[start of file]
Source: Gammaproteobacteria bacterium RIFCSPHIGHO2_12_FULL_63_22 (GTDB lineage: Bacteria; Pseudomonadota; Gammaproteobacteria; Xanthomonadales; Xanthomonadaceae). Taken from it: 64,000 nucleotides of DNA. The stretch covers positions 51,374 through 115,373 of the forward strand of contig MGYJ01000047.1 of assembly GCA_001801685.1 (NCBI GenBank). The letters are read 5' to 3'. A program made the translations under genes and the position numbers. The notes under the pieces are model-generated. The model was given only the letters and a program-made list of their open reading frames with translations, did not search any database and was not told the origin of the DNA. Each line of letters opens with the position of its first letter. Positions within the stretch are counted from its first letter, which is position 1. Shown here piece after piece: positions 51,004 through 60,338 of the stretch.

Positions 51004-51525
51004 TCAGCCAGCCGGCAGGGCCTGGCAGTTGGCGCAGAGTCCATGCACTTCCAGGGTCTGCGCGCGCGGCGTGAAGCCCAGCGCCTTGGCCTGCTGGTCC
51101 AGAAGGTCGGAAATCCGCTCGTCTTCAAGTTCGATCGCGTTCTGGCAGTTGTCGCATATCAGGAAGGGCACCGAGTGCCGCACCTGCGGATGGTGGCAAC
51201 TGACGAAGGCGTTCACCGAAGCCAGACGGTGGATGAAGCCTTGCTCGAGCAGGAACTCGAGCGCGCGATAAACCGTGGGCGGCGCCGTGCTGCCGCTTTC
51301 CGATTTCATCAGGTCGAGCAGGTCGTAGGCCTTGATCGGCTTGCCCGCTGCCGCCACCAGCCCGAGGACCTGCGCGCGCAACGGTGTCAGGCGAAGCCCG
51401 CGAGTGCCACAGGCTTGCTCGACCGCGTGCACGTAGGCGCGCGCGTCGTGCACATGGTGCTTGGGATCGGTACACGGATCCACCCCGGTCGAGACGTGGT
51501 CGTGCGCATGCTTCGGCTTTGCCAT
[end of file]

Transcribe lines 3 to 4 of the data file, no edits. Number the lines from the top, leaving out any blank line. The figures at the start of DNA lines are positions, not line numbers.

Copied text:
51004 TCAGCCAGCCGGCAGGGCCTGGCAGTTGGCGCAGAGTCCATGCACTTCCAGGGTCTGCGCGCGCGGCGTGAAGCCCAGCGCCTTGGCCTGCTGGTCC
51101 AGAAGGTCGGAAATCCGCTCGTCTTCAAGTTCGATCGCGTTCTGGCAGTTGTCGCATATCAGGAAGGGCACCGAGTGCCGCACCTGCGGATGGTGGCAAC